How could experiences of public engagement facilitate how journalists and religious scholars communicate and understand each other? Do you see social media facilitating this communication?
Many religious studies scholars have expressed frustration that religion is often not well understood in the media for various reasons, partly because of misunderstandings or assumptions about religion and partly because journalists often lack training in religious studies. At the same time, religious studies scholars often do not have media training and might feel reticent to engage with journalists because of concerns about how their work might be misrepresented or how more complex, nuanced points might be edited into soundbites. They may also be worried about how public engagement is valued or not valued by their peers and home institutions. In our Hypermediations project, the working group has been discussing these and other obstacles to public engagement today. In a hypermediated age—one in which people increasingly come to rely on social media for information and communication, one in which we are all immersed in a dizzying proliferation of networks and flows and one in which our teaching and research are very much connected to current political and social issues—we seek to explore ways in which the fields of religious studies and media studies can find common ground around a range of theoretical and practical issues related to public scholarship and open up new pathways for collaboration and exchange.
How does secularism affect the media’s coverage of religion in this media moment? What religious issues are underrepresented or misrepresented in media today? In scholarship?
The so-called secularization thesis — the idea that as societies become more modern, more educated and more politically and economically stable, religion will gradually disappear — cast a long shadow over the 20th century. Print and broadcast media have often reflected these ideas in their coverage of religion. This has meant, for example, that coverage of political unrest, war or violence tended to emphasize political, economic, and cultural factors much more than religious ones. Or that the rise of forms of religious fundamentalism in the late 20th century (such as the Religious Right in the US, Hindutva in India, and the Iranian Revolution) was treated as a kind of deviant aberration from the obvious progressive march of world civilization, away from religion and toward more modern and enlightened ways of thinking. Much empirical evidence and scholarship have critiqued and discredited the secularization thesis since then. But this is not to say that secularism is irrelevant or nonexistent.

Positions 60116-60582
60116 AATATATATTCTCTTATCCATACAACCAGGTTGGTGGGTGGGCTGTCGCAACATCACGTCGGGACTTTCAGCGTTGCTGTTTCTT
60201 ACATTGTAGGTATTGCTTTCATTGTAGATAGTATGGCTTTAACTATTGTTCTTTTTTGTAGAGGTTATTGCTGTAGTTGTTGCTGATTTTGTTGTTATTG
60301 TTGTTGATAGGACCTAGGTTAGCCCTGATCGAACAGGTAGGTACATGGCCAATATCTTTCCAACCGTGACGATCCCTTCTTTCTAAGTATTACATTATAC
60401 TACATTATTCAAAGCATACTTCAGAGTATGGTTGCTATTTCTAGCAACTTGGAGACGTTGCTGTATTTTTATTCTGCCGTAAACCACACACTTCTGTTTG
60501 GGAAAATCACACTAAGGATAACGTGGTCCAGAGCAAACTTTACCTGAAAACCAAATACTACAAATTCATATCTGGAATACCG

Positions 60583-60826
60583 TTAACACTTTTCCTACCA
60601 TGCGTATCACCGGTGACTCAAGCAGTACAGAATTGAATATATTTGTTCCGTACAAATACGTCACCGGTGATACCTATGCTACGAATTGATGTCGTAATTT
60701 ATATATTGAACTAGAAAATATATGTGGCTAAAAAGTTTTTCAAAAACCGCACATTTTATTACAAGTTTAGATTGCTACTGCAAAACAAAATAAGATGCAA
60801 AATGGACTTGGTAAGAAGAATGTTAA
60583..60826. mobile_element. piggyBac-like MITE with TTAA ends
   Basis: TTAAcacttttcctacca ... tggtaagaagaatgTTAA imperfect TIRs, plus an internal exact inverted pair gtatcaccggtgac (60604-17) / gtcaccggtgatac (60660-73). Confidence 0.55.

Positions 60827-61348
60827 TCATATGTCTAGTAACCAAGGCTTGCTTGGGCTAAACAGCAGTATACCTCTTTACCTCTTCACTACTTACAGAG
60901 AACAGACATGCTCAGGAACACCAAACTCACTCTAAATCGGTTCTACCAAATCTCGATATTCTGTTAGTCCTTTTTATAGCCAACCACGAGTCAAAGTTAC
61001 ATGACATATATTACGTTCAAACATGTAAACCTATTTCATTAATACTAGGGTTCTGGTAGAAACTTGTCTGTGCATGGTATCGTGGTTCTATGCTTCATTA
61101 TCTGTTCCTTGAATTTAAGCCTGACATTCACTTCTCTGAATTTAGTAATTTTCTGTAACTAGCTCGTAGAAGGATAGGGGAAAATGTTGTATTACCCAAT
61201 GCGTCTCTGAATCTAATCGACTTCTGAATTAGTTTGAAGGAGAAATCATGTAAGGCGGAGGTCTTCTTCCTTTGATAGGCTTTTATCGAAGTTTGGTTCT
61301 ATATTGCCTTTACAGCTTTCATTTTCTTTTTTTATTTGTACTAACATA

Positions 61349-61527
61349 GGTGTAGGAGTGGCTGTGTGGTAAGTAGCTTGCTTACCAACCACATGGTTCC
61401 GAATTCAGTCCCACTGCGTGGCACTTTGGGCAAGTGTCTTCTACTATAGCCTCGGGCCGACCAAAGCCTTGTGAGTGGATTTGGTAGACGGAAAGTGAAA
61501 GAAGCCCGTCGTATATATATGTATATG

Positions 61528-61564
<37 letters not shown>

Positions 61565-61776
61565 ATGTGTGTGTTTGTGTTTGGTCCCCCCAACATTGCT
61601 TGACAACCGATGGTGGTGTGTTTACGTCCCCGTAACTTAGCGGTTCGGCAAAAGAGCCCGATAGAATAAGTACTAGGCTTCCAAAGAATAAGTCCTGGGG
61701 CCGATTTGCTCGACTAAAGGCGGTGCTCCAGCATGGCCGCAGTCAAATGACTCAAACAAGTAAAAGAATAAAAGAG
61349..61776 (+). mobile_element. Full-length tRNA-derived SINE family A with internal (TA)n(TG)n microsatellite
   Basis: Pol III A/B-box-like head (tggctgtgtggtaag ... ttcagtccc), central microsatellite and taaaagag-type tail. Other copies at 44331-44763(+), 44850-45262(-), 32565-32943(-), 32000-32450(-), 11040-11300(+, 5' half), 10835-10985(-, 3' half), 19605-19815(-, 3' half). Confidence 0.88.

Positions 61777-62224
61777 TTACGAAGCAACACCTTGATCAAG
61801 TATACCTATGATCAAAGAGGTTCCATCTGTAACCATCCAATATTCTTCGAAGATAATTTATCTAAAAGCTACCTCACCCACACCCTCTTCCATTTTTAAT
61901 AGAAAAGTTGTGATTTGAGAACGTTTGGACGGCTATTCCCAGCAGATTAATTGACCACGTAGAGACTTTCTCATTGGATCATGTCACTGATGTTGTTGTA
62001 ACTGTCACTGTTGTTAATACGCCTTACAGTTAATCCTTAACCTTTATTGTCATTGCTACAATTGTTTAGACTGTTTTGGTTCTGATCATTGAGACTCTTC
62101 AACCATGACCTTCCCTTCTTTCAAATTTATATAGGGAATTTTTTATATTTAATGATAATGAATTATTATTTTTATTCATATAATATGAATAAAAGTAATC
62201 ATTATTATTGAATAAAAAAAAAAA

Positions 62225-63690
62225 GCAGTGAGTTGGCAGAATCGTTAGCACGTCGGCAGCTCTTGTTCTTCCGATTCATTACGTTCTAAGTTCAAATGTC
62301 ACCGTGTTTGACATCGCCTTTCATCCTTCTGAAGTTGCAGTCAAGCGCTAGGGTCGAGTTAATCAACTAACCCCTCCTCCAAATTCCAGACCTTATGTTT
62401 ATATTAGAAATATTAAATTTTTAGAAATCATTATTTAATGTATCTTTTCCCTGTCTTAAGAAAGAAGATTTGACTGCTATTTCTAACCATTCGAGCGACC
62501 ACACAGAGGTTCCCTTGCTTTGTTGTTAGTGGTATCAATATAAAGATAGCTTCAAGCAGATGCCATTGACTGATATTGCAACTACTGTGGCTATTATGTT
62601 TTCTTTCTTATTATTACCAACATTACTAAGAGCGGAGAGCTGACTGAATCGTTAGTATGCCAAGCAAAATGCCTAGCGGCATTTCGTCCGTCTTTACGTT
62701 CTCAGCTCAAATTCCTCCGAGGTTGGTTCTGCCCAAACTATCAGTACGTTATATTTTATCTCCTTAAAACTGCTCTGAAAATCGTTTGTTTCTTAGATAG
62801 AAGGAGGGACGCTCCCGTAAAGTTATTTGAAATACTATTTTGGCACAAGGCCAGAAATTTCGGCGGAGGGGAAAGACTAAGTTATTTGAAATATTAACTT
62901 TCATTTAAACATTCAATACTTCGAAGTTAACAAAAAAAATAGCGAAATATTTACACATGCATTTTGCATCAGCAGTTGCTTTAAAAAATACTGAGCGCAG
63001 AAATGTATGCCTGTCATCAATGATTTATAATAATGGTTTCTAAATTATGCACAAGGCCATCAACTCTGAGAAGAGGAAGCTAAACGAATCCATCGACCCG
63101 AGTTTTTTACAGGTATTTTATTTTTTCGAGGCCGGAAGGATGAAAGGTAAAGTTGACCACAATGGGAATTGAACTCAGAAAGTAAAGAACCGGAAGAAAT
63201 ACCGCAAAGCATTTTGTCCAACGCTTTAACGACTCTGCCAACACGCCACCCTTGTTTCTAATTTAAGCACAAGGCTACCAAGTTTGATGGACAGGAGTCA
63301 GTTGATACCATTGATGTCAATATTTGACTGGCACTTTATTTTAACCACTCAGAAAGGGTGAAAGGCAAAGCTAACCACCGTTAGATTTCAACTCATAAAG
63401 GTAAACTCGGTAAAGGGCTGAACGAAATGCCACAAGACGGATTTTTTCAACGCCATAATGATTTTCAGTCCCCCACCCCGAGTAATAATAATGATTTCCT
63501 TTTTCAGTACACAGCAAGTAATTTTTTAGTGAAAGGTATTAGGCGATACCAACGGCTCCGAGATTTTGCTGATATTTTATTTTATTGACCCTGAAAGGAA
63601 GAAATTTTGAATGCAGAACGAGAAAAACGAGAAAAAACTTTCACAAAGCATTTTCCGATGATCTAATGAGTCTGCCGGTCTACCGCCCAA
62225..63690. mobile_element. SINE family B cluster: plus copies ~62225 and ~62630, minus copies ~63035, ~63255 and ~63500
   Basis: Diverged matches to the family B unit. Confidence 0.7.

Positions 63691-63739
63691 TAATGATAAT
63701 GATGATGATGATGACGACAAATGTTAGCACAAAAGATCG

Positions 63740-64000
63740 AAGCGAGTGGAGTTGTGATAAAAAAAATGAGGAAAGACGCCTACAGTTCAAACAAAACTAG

On the contrary, the challenge today for both media producers and scholars is to try to come to terms with the impact of secularism in the modern world while also accounting for the forms of religious belief and practice that persist and even thrive alongside it. Talal Asad has argued that religion is “a modern concept not because it is reified but because it has been linked to its Siamese twin ‘secularism’”; in other words, that in the modern era, “religion” and “secularism” are co-constituted discourses. This means, for example, that forms of religion that persist today, including forms of religious fundamentalism, are explicitly constituted as oppositional to “the secular,” and vice versa. However, we should also be attentive—as an increasing number of scholars are today—to new forms of religious practice and identity that are fully compatible with secularism, such as the forms of spirituality mentioned above. In other words, in a secular age, religion has not disappeared, but it has taken new forms. Our challenge and our task as scholars and media producers is to be attentive to them.
Interviewed by Tammy Rae Matthews